Promising to demonstrate how a new community development can provide a wide range of housing types and address affordability in the city, all while making use of available sewer and transit systems, the community will support between 35,000 to 45,000 new residents and foster job creation with a vision for local urban agricultural development and culturally relevant opportunities for learning and innovation. High-quality transit will serve Tewin from day one, at the expense of the developer, promising not to impose any additional costs on the Ottawa taxpayer.


To the wearier Ottawa resident who is less optimistic about the feasibility of such a vision, it may all sound too good to be true. After all, when it comes to feasibility relative to current municipal infrastructural networks like sewage treatment, water, and transit, Tewin’s scores by city planning officials were low. City staff voiced concerns about Tewin’s proximity to “existing or planned infrastructure including servicing and transit as well as amenities such as recreational facilities and retail.”

So why has the city gone ahead and approved the site? Representatives from the development team say that the numeric scoring system that was used to score Tewin was designed to evaluate incremental additions to the city boundary, rather than to score a holistic and complete new community like Tewin.

While there is no existing transit or plan to expand transit to the area, Taggart says they are  fully committed to developing and building a transit system at no cost to the city.

Michelle Taggart, Vice-President of Land Development at Taggart, says that one of the things that makes this project so exciting is that they are working with a ‘blank canvas’.

“We are starting from scratch, learning from the past, and planning for the future. We will build a dense, connected, sustainable community that will be planned around a future transit system rather than trying to fit transit in after the community is built,” said Taggart.

As with any development, there are significant challenges ahead and the AOO-Taggart team say that they are fully committed to working with the city to capture the costs of this development. They argue that Tewin is a unique proposition for what greenfield development can offer the city and remain confident that ‘Tewin will pay for Tewin.’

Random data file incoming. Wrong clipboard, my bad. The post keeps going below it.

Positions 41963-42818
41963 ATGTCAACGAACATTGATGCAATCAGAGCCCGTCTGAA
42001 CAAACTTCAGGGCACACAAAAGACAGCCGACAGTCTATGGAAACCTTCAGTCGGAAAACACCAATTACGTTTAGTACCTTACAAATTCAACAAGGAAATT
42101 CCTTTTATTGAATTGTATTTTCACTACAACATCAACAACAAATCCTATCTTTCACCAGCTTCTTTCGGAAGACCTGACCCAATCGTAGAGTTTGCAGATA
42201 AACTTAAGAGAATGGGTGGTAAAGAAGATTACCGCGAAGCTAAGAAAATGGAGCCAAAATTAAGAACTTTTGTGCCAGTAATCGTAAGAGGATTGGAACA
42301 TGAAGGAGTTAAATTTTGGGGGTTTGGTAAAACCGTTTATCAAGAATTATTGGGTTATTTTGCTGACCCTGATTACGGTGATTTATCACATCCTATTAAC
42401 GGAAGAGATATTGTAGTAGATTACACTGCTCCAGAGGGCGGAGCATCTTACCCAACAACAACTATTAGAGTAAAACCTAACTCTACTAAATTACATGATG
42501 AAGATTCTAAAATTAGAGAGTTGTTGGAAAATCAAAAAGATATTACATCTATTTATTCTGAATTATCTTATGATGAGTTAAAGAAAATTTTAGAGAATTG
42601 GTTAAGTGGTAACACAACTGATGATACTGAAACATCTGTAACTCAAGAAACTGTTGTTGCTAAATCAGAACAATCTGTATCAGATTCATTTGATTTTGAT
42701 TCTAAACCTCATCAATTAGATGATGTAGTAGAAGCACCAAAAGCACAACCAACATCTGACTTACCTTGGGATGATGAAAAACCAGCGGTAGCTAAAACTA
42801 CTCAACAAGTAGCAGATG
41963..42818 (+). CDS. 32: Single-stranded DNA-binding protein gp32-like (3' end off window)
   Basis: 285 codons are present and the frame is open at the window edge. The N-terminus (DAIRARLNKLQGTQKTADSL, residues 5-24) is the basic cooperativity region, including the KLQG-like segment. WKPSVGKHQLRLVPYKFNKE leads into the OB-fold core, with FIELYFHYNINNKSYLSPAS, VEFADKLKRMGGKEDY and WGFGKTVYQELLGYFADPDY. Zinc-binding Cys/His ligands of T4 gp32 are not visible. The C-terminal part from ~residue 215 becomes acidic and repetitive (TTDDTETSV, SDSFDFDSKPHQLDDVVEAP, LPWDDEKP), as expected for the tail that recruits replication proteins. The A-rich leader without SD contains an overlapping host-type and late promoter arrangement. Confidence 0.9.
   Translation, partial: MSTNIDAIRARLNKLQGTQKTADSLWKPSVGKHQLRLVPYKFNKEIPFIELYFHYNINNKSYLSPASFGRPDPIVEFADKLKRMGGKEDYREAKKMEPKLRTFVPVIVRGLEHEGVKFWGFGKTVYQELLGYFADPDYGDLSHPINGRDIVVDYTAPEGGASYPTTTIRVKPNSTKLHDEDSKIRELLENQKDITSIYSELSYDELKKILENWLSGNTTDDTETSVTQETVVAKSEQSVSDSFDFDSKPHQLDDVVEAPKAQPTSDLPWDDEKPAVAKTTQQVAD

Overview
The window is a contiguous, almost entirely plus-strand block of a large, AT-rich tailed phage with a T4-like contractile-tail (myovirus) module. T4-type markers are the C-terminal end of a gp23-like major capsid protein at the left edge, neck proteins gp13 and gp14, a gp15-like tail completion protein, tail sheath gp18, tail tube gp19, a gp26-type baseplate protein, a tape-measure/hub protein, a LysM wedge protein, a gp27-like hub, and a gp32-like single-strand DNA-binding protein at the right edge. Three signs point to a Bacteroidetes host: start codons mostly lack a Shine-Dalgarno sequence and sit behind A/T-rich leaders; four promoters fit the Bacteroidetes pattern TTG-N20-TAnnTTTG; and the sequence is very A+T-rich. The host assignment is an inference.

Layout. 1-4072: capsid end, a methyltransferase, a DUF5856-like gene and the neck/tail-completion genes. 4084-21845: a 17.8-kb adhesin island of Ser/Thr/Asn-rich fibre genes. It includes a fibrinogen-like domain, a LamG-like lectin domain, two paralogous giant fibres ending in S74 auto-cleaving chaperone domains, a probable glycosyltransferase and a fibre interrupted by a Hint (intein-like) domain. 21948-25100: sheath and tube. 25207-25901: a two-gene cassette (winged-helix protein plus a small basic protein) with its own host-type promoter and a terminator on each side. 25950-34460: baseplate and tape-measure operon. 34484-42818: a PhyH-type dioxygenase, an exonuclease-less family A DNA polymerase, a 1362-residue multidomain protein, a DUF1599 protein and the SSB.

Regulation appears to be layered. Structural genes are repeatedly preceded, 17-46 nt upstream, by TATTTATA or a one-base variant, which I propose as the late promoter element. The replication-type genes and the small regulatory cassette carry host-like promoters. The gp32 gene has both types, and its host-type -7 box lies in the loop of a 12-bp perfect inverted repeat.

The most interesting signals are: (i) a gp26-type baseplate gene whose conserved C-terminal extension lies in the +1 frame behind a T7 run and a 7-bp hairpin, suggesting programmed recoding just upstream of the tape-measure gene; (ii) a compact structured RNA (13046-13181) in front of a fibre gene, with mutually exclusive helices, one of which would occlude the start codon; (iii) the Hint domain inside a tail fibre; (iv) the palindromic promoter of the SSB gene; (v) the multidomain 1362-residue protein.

“For me personally, and as a professional planner, Tewin is a dream come true. We have the unique opportunity to build a new community that is founded on Algonquin values and place-keeping principles. Just think how special that is. This is going to be a community like no other in Canada,” said Taggart.

Real Reconciliation

There is great faith in this project on many levels, and a belief that, when all is said and done, it will be a defining example of meaningful economic partnership with Indigenous people in Canada.

It is Clouthier and Jocko’s hope that Tewin will be a means for the communities of the AOO to support their aspiration to be a self-determining people once again, to re-make their place for future generations and to renew Algonquin culture.

It is a hope shared by many members of the AOO and their partners, and indeed many Canadians who are ready to see real progress on truth and reconciliation.

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EDITOR’S NOTE: It is important to note that while traditional Algonquin territory is centred on the Kichi sipi, meaning “the Great River”, historically in pre-colonial times multiple autonomous tribes controlled the waterway. For example, one group charged other nations a toll for traversing a strategic point located at Allumette Island near present-day Pembroke where broad rapids require a portage. The Nipissing exercised similar jurisdiction in their territory. To this day, while there is a unified identity, the Algonquin are organized into autonomous nations and sub-nations that live in widely disparate socio-economic conditions.

ALL PHOTOS: Sean Sisk Photography